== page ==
1 Corinthians 11:23-34
23 “For I received from the Lord that which I also delivered to you, that the Lord Jesus, on the night when He was betrayed, took bread; 24 and when He had given thanks, He broke it and said, “This is My body, which is for you; do this in remembrance of Me.” 25 In the same way He also took the cup after supper, saying, “This cup is the new covenant in My blood; do this, as often as you drink it, in remembrance of Me.” 26 For as often as you eat this bread and drink the cup, you proclaim the Lord’s death until He comes.27 Therefore whoever eats the bread or drinks the cup of the Lord in an unworthy way, shall be guilty of the body and the blood of the Lord. 28 But a person must examine himself, and in so doing he is to eat of the bread and drink of the cup. 29 For the one who eats and drinks, eats and drinks judgment to himself if he does not properly recognize the body. 30 For this reason many among you are weak and sick, and a number are asleep.31 But if we judged ourselves rightly, we would not be judged. 32 But when we are judged, we are disciplined by the Lord so that we will not be condemned along with the world.33 So then, my brothers and sisters, when you come together to eat, wait for one another. 34 If anyone is hungry, have him eat at home, so that you do not come together for judgment. As to the remaining matters, I will give instructions when I come.”
Do this in remembrance of me: Paul makes it clear that Jesus wanted the Lord’s Supper to be a celebration. We are to take the Lord’s Supper in remembrance of Jesus’s finished work on the cross. According to Paul this action was not, therefore, an action to become right with God.
The New Covenant in my blood: The New Covenant began at Jesus’s death. This New Covenant promises total forgiveness and a new nature to all who believe in Jesus (See Hebrews 8 and 10). Therefore, the celebration of the Lord’s Supper ought to be focused on these New Covenant realities achieved by Jesus Christ.
Proclaim: The Lord’s Supper is about proclaiming the Gospel of grace. Notice that Paul does not express that communion is about becoming right with God or more purified. Rather, it is about proclaiming and remembering Jesus and His finished work on the cross. Believers are qualified by the work of Christ. Therefore, we are to take the Lord’s Supper with this in mind.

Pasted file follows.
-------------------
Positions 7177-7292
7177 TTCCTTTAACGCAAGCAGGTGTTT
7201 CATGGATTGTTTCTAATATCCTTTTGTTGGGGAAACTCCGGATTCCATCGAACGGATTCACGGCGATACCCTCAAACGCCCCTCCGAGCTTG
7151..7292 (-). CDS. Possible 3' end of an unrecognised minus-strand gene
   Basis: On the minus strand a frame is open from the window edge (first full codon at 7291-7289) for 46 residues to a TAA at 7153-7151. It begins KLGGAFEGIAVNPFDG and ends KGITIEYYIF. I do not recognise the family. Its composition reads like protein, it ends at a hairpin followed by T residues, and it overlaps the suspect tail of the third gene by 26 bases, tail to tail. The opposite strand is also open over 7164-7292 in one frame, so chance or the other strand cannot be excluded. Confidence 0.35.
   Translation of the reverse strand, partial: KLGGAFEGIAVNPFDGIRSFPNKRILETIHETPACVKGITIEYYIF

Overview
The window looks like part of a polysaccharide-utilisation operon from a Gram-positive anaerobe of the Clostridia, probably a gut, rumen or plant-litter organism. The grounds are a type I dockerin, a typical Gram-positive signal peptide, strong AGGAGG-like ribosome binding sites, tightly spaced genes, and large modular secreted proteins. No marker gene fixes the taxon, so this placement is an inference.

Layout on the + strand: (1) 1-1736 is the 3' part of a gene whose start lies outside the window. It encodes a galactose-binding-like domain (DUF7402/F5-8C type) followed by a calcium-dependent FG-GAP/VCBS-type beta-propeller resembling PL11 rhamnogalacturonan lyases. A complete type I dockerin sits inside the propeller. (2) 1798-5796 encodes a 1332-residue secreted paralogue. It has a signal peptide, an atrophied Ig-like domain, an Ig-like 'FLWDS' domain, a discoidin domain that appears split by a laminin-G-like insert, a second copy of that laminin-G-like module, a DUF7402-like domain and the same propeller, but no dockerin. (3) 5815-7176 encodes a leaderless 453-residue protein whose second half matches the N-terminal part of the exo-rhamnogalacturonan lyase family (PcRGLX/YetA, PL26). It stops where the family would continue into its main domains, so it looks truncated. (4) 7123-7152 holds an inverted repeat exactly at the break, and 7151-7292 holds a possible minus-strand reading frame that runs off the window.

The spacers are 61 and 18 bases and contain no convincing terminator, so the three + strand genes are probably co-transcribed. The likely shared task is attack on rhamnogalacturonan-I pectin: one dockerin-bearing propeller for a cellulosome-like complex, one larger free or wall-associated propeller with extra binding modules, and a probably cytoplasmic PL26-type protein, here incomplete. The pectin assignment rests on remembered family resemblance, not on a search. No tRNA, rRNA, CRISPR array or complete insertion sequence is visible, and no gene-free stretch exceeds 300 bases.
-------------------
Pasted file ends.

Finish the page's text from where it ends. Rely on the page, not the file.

Unworthy way: Drunkenness and gluttony were rampant at the Lord’s Supper. Paul wanted the believers to examine themselves to make sure they were not contributing the problem and instead drinking and eating in remembrance of Christ. It is also important to note that Paul is not excluding anyone from taking the Lord’s Supper. This lifestyle was making people weak and sick (see verse 30).
Drinks judgment: The key is understanding where the judgment originates. In the context it is not God who is judging but rather people. This judgment of people arises out of the divisions occurring because of the misuse of the Lord’s Supper. Those who were being neglected were being judged by those who were drunk and gluttonous. Likewise, the drunk and gluttonous were being judged by the neglected. It is within this context that Paul encourages the believers to judge themselves well to ensure that they take the Lord’s Supper in remembrance of Christ instead of something that is disrespectful.
Judged ourselves rightly: Paul wanted the believers to have right motives while eating of the Lord’s Supper. The wrong motives were causing division within the church.
Disciplined by the Lord: Paul considers the judgment occurring within the church to be discipline from God. The judgment is used by God to expose the wrong intentions of those who were becoming drunk and gluttonous. God sometimes uses people to correct us when our behavior is unfitting with our identity in Christ.